Understanding Urban Structures – An Approach for Assessing Climate Risk in Emerging Megacities
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ISSN der Zeitschrift
Proceedings of the 27th Conference on Environmental Informatics - Informatics for Environmental Protection, Sustainable Development and Risk Management
Modelling Environmental Systems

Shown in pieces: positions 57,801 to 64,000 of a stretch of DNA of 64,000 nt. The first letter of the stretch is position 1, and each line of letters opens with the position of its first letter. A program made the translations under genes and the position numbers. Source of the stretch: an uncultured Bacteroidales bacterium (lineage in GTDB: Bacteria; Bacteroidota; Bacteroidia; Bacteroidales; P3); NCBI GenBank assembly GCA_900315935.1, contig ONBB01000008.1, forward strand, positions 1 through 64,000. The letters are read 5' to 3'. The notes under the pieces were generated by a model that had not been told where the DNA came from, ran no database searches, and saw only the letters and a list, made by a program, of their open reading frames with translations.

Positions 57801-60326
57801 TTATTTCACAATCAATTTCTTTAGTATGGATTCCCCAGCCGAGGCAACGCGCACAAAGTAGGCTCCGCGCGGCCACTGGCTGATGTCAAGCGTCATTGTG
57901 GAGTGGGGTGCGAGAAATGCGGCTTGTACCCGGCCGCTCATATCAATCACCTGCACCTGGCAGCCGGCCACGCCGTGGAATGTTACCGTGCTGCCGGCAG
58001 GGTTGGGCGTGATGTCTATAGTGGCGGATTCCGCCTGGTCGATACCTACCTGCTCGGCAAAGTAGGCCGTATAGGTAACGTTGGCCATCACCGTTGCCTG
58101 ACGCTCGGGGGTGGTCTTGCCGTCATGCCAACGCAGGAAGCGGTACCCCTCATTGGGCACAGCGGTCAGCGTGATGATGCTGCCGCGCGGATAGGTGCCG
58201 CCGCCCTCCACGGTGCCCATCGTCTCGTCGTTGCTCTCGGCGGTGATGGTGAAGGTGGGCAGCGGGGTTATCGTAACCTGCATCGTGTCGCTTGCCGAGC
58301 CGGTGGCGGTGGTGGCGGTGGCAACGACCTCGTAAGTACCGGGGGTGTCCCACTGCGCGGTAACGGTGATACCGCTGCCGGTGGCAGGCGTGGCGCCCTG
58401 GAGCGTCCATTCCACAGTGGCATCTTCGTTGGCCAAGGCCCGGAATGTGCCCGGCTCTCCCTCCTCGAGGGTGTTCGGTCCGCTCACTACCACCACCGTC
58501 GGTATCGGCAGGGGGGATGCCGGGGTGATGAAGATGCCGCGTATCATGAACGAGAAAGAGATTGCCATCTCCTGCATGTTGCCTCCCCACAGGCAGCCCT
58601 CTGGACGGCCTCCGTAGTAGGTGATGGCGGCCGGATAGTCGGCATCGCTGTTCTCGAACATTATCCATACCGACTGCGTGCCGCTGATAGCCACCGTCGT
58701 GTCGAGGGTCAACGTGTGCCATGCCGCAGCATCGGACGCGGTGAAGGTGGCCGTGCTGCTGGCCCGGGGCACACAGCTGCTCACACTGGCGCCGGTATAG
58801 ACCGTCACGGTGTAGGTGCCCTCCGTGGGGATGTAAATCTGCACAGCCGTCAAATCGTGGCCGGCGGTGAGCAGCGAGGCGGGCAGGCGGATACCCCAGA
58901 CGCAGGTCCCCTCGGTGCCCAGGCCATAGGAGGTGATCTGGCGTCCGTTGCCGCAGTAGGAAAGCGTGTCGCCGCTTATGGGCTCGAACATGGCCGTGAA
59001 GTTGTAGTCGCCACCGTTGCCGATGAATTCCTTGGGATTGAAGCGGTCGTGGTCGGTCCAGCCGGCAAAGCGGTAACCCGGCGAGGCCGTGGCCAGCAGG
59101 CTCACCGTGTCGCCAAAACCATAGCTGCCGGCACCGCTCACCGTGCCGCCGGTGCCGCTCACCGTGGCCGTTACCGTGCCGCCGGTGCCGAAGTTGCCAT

The emerging megacity of Ho Chi Minh City has developed at breakneck pace. The city has become Vietnam s economic powerhouse and an important hotspot for direct foreign investment in Southeast Asia in a mere few decades. Recently the need to adapt to the multiple stressors of rapid urbanisation and climate change has also become increasingly evident. The city is seen to be particular susceptible to both current and future impacts of climatic change, due to its specific geographic setting, its current development challenges, and its underlying rate of urbanisation. Worryingly, these climate change impacts, if unaddressed, pose significant consequences and present further challenges that will infringe upon the overall urban functioning and liveability of the city as a whole. This contribution will outline an urban structure type approach used to portray, classify and understand settlement patterns and the urban structures of the current and emerging landscapes of Ho Chi Minh City. An important prerequisite for establishing much needed efficient and proactive, as well as rapid, adaptation planning strategies is the spatial and rational characterisation of the current urban fabric according to vulnerability relevant features. Further, an understanding of urban settlement patterns and urban structures allows for the capturing of the highly dynamic spatiotemporal social and structural changes associated with rapid urbanisation processes. The ultimate aim is an integrated assessment of the underlying urban risk divide and the inherent urban resilience based on coherent and credible indicator sets. The approach provides a common spatial framework at the resolution of the urban block for data integration and for the compilation of existing vulnerability concepts from various thematic and scientific disciplines at the same spatial scale. The scale provides a clear instrument to generate portfolios of block-specific core indicators, move across scales, run scenarios and aggregate to larger planning horizons, ultimately useful to determine hotspots for administrative interventions and to assist prioritising in spatial planning decision-making.